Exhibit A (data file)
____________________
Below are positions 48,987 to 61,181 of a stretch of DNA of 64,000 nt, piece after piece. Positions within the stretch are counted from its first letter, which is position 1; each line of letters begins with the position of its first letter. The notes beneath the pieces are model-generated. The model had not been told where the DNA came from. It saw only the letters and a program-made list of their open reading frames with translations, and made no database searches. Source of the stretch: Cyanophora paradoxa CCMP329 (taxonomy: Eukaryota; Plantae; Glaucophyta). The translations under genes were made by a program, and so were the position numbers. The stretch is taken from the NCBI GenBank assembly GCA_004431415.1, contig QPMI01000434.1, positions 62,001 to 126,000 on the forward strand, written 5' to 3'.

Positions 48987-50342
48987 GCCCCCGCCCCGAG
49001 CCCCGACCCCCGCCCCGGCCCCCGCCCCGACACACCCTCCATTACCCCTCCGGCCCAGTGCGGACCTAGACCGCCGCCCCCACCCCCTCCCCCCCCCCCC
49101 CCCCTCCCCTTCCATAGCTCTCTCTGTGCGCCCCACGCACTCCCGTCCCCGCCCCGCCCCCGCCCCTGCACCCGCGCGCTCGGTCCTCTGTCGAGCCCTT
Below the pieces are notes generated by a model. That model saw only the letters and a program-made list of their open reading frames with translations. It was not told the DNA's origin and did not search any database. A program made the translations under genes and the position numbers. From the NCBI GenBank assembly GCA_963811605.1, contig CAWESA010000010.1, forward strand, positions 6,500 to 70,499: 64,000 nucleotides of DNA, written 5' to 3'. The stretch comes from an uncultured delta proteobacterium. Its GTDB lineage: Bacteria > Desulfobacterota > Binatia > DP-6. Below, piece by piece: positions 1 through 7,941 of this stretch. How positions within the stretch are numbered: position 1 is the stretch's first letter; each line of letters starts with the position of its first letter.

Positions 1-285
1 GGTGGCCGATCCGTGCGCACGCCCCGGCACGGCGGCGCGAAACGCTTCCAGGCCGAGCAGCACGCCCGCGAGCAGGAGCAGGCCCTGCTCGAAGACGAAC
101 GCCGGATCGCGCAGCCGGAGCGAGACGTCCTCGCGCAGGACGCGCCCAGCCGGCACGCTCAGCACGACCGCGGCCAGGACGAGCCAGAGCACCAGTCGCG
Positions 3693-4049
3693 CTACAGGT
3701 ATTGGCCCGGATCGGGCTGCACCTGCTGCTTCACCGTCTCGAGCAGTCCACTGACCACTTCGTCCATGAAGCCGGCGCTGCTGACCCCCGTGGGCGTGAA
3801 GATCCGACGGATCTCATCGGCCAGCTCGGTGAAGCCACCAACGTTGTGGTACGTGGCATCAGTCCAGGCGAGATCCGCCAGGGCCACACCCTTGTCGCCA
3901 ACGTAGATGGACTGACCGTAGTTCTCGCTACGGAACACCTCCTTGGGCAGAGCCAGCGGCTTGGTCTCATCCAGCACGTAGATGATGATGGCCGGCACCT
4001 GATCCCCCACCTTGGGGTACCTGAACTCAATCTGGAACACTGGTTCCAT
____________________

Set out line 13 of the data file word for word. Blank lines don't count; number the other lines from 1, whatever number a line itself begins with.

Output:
3801 GATCCGACGGATCTCATCGGCCAGCTCGGTGAAGCCACCAACGTTGTGGTACGTGGCATCAGTCCAGGCGAGATCCGCCAGGGCCACACCCTTGTCGCCA